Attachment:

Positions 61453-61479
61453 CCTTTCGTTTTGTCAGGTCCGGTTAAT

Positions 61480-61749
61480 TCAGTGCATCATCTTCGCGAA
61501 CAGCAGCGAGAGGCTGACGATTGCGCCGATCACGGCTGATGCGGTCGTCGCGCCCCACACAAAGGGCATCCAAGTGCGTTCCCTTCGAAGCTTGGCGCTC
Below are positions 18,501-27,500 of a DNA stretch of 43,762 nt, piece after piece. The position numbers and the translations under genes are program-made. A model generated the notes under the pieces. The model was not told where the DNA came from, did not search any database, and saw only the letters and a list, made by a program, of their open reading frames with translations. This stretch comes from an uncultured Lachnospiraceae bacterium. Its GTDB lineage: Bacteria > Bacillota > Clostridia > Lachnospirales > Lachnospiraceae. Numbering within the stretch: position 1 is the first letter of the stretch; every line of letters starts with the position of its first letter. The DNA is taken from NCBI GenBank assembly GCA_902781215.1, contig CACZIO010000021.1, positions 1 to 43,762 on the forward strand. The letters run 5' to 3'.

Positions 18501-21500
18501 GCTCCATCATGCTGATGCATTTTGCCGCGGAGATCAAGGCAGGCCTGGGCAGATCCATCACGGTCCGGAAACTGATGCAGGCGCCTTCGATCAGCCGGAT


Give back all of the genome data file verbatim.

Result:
Positions 61453-61479
61453 CCTTTCGTTTTGTCAGGTCCGGTTAAT

Positions 61480-61749
61480 TCAGTGCATCATCTTCGCGAA
61501 CAGCAGCGAGAGGCTGACGATTGCGCCGATCACGGCTGATGCGGTCGTCGCGCCCCACACAAAGGGCATCCAAGTGCGTTCCCTTCGAAGCTTGGCGCTC
Below are positions 18,501-27,500 of a DNA stretch of 43,762 nt, piece after piece. The position numbers and the translations under genes are program-made. A model generated the notes under the pieces. The model was not told where the DNA came from, did not search any database, and saw only the letters and a list, made by a program, of their open reading frames with translations. This stretch comes from an uncultured Lachnospiraceae bacterium. Its GTDB lineage: Bacteria > Bacillota > Clostridia > Lachnospirales > Lachnospiraceae. Numbering within the stretch: position 1 is the first letter of the stretch; every line of letters starts with the position of its first letter. The DNA is taken from NCBI GenBank assembly GCA_902781215.1, contig CACZIO010000021.1, positions 1 to 43,762 on the forward strand. The letters run 5' to 3'.

Positions 18501-21500
18501 GCTCCATCATGCTGATGCATTTTGCCGCGGAGATCAAGGCAGGCCTGGGCAGATCCATCACGGTCCGGAAACTGATGCAGGCGCCTTCGATCAGCCGGAT